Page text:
Further investigations on the use of lime on established pastures

Research output: Contribution to journalArticle

17 Citations (Scopus)

Abstract

In glasshouse experiments the increased nitrogen mineralization resulted in a large response of grass to lime. Light dressings of lime increased yield of clovers. This was not due to correcting manganese toxicity. Heavy dressings of lime depressed yield of clovers. This was not due to induced manganese deficiency but was, at least partly, due to induced phosphorus deficiency. Waterlogging the soil increased phosphorus availability and hence partly overcame the depressive effects of high lime. In field experiments ground limestone at 1 ton an acre was applied to a range of pastures and soil types on the coastal plain of south-western Australia. Pasture responses were poorly related to the original pH of the soil but were proportional to the increase in pH.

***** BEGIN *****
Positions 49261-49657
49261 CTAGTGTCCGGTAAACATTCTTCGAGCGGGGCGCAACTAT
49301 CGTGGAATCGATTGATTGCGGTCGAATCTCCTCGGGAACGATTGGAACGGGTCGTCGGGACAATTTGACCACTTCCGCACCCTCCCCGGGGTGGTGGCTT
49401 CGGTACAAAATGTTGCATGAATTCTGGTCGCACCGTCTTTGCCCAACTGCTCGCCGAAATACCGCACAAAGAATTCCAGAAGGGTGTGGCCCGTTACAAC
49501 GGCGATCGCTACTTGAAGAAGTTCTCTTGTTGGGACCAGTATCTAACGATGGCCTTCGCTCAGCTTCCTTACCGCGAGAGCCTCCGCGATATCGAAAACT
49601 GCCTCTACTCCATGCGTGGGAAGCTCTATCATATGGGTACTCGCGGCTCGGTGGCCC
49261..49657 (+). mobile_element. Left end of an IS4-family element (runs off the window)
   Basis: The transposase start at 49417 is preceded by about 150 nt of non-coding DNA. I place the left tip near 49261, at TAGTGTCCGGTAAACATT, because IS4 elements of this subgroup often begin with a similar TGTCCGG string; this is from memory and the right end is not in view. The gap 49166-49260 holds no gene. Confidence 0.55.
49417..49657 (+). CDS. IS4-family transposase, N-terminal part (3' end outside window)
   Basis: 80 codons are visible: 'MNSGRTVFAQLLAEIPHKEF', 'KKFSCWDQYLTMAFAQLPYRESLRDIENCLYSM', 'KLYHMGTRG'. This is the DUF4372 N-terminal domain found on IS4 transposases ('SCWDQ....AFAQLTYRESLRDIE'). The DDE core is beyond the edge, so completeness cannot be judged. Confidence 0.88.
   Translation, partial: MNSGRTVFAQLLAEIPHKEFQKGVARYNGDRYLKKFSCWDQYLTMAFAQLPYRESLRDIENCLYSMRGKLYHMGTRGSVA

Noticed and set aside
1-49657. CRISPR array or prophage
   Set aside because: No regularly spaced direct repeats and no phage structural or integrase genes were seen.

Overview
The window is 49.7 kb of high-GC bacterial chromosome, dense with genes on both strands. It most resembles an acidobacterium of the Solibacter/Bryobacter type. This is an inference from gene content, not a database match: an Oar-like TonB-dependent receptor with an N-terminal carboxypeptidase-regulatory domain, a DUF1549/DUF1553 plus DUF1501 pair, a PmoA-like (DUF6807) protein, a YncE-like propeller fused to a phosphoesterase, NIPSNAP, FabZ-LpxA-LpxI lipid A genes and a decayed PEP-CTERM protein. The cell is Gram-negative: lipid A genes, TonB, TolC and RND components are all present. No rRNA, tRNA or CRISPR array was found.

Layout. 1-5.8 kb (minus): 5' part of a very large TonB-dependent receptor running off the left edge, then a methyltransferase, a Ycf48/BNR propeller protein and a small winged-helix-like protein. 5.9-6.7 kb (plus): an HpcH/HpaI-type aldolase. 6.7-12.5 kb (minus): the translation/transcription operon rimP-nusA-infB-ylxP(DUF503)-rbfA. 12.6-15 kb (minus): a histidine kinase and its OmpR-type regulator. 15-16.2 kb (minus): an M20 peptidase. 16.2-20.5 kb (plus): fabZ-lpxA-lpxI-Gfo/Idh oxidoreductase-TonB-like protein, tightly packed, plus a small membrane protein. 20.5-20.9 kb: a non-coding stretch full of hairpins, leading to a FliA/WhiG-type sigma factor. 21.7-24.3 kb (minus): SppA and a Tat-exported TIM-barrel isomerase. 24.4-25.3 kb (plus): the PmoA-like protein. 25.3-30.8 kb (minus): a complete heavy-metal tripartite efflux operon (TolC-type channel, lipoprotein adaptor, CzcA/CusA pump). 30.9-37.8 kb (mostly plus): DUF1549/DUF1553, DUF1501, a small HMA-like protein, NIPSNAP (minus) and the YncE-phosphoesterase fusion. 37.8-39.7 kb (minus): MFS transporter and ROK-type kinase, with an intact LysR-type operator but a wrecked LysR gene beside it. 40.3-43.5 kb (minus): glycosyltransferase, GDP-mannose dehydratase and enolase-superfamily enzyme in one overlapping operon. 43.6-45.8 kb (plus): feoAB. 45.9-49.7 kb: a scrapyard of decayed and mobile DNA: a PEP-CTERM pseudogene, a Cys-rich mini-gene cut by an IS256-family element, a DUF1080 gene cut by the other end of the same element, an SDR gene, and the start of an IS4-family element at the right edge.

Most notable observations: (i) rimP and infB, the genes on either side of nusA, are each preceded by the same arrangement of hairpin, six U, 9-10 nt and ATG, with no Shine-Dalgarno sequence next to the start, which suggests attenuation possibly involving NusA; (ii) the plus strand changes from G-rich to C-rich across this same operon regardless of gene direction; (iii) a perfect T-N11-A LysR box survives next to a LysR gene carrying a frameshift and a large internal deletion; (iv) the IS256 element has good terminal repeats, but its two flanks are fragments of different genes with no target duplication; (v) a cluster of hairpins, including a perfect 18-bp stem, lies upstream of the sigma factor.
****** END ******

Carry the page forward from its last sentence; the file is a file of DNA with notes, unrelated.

Original languageEnglish
Pages (from-to)442-449
Number of pages8
JournalAustralian Journal of Experimental Agriculture
Volume5
Issue number19
DOIs
Publication statusPublished - 1 Jan 1965

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liming materials
pastures
Medicago
Soil
Bandages
Manganese
Phosphorus
manganese
phosphorus
Western Australia
South Australia
Calcium Carbonate
flooded conditions
coastal plains
Poaceae
limestone
soil pH
soil types
mineralization
Nitrogen

Cite this

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Further investigations on the use of lime on established pastures. / Barrow, N. J.

In: Australian Journal of Experimental Agriculture, Vol. 5, No. 19, 01.01.1965, p. 442-449.

Research output: Contribution to journalArticle

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